No, You Really Shouldn’t Capitalize The “W” In White

Photo: ERIK S LESSER/EPA-EFE/Shutterstock.
Amid Black Lives Matter protests and a reckoning against racism in the United States, the Washington Post is joining other news organisations, including the New York Times, the Associated Press, and the Los Angles Times, in capping the “B” in Black. But plot twist — the Post is also capitalising the “W” in white, unlike most other newsrooms who have made the style change. 
The decision was immediately panned on social media. “white is not a cultural identity,” tweeted writer Collier Meyerson. “name one distinctly white thing except for white supremacy.” L.A. Times correspondent Matt Pearce explained that he argued against a similar decision when his newsroom was discussing the change because “Nazis capitalise White in furtherance of their own pursuit of whiteness as a discrete historical identity that should be defined and protected.”
Advertisement
The move was foreshadowed last week in an op-ed the Post published by Nell Irvin Painter, author of The History of White People. In the piece, Painter argues that keeping “white” as lowercase allows white people to avoid having to racialise themselves — something many white people have been uncomfortable doing and which has allowed them to avoid having hard conversations about race in America and their (privileged) place within it. The National Association of Black Journalists agrees, as does writer Eve L. Ewing.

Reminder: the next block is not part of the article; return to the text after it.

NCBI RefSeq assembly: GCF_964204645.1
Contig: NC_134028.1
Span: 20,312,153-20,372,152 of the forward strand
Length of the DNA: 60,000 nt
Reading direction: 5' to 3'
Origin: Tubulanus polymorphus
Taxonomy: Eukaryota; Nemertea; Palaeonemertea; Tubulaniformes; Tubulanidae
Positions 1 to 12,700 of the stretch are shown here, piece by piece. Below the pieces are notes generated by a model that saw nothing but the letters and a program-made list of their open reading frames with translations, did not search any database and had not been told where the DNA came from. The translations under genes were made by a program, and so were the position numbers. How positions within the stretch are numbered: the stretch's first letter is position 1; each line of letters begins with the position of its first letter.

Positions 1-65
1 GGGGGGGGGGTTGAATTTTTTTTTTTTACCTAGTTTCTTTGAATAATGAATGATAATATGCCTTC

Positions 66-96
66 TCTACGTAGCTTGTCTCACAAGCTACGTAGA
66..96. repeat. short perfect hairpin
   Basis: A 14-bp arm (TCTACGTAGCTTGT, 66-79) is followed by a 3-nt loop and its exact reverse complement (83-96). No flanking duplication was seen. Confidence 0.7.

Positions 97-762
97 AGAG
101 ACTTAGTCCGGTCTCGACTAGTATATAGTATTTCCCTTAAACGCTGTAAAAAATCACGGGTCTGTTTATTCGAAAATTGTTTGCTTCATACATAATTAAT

The AP Stylebook explained on Twitter their reasoning for not capitalising the “W” in white, saying it was a more complicated decision to make than capitalising the “B” in Black. However, they noted that there were many arguments for capitalising Black, while there was less support and agreement for doing the same for “white.” 
“People who are Black have strong historical and cultural commonalities… that includes the shared experience of discrimination due solely to skin colour,” the Stylebook account tweeted. “White people generally do not share similar history and culture, or the experience of being discriminated against because of skin colour.” 
When the New York Times made their decision earlier this month, they also decided not to cap up white, saying that “white doesn’t represent a shared culture and history in the way Black does, and also has long been capitalised by hate groups."
“To be parallel does make sense usage-wise when talking about grammar and usage, but we can never just go on these sorts of standards,” Destinée-Charisse Royal, a senior staff editor in the graphics department and one of the editors consulted on the change, told the New York Times. “Language doesn’t work that way. You have to consider the other factors.”

More from US News

R29 Original Series